Yesterday, Vox somehow managed to write an entire article about the history of Oracle and its founder Larry Ellison without mentioning the CIA even once. Which is pretty astounding, given the fact that Oracle takes its name from a 1977 CIA project codename. And that the CIA was Oracle's first customer.
While not quite as imposing as BMW Oracle's USA-17, the Vestas Sailrocket Mk.II is no less impressive. It's aiming to top 65 mph on wind power alone—the water-borne equivalent to going plaid—and break the short-distance world speed sailing record.
Oracle founder Larry Ellison takes his boat racing very seriously. His team's entry in last year's America's Cup, the USA-17, is actually capable of sailing faster than the prevailing wind. And not just by a little bit—2.5 times faster.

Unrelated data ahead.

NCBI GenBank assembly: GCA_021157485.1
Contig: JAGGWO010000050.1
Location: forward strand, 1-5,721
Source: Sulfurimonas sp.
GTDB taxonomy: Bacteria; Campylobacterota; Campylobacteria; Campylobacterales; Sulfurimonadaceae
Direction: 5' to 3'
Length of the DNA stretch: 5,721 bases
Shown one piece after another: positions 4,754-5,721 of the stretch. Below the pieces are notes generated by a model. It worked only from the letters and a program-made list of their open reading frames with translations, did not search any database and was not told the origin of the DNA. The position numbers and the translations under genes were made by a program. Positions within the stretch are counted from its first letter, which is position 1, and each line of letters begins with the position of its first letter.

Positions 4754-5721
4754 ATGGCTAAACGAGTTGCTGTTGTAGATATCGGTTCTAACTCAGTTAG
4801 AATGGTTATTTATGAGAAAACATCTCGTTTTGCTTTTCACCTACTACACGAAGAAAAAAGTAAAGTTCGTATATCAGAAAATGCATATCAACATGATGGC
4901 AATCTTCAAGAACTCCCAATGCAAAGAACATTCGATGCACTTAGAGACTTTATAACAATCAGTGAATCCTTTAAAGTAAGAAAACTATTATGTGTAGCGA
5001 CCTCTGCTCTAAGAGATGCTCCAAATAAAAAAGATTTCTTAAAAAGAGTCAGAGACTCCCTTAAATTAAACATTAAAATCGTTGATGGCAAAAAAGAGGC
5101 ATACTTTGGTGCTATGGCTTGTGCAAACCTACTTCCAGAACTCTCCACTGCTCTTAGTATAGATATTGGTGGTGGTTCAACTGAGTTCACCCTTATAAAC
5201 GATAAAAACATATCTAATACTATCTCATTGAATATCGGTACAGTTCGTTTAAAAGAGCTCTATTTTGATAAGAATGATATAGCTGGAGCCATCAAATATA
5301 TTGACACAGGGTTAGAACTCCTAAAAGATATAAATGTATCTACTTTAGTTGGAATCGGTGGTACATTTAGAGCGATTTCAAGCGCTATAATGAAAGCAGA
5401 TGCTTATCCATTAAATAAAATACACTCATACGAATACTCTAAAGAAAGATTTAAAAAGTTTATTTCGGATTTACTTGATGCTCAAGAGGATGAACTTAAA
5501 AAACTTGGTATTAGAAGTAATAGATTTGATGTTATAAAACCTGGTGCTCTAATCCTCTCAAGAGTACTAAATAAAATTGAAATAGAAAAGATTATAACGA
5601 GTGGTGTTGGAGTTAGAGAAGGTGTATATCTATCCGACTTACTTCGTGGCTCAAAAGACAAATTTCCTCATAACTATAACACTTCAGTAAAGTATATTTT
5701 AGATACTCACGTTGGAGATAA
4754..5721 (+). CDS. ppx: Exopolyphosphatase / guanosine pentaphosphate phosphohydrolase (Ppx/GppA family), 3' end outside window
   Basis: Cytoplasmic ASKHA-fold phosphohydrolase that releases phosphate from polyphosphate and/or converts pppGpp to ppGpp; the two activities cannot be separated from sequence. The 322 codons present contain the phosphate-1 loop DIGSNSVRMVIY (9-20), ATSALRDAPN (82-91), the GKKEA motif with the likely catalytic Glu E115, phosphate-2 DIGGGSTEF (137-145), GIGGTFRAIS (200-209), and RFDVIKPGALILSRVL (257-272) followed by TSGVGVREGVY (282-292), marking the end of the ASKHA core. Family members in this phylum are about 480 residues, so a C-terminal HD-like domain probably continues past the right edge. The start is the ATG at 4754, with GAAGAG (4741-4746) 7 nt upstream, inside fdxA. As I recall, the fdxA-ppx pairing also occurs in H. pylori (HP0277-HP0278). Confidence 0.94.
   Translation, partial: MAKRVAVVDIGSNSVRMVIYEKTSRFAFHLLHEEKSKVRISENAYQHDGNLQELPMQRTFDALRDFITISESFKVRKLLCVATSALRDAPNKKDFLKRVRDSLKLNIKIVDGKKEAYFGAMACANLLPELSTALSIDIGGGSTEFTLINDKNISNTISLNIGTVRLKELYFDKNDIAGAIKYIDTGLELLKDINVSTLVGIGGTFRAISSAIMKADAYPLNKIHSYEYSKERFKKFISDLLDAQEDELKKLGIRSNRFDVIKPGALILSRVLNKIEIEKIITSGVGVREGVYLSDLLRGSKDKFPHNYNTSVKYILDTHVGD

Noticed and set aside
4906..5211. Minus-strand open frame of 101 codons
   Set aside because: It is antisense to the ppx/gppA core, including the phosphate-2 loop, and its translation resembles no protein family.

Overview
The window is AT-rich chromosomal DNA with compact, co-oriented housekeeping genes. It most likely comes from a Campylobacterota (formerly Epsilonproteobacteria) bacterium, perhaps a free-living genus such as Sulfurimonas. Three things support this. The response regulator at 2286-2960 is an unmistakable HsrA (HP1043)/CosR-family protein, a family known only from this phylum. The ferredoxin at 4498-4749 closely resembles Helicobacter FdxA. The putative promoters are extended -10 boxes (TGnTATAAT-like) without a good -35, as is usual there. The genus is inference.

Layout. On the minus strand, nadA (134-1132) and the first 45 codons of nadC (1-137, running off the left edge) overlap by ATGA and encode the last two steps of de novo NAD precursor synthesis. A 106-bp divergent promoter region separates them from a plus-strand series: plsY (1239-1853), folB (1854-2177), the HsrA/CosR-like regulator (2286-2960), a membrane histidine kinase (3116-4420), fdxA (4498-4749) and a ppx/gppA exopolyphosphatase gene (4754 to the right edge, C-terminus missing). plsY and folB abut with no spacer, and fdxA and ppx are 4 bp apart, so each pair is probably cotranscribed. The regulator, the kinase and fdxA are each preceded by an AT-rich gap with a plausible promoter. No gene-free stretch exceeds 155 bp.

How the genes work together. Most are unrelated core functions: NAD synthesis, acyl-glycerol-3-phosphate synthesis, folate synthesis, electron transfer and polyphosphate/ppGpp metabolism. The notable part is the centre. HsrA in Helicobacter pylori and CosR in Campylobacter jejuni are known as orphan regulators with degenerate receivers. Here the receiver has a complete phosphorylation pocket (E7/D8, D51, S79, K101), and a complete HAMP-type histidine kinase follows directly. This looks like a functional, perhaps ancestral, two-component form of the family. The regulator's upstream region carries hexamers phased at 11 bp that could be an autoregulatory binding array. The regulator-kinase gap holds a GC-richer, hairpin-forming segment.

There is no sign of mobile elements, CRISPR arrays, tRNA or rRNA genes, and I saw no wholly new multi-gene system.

Lest we forget that the mega-rich simply do not think like we common folk, take a look at this lawsuit from Oracle founder Larry Ellison. Updated.
My goodness, Steve Jobs' new house looks like it'll be a doozy. And it'll have to be, if he wants to keep up with the ivory castles his tech mogul cohorts have built for themselves.
Our favorite charity-worker Bill Gates has successfully signed up 38 billionaires to give away half of their wealth to those less fortunate, in what could be the largest-scale philanthropic work ever.
A quick glimpse into the life of a software billionaire: When Larry Ellison's BMW Oracle Racing yacht snapped its $10 million mast this week, the ship's helmsman (not Ellison) described the event as a "minor setback."
Back in 1997, Larry Ellison was on a beach in Hawaii. After sipping his second Margarita that evening, he turned to his pal Steve Jobs, who was listening to Bob Dylan on his Sony Walkman. "Steve...Steve...STEVE! Hey, let's buy Apple."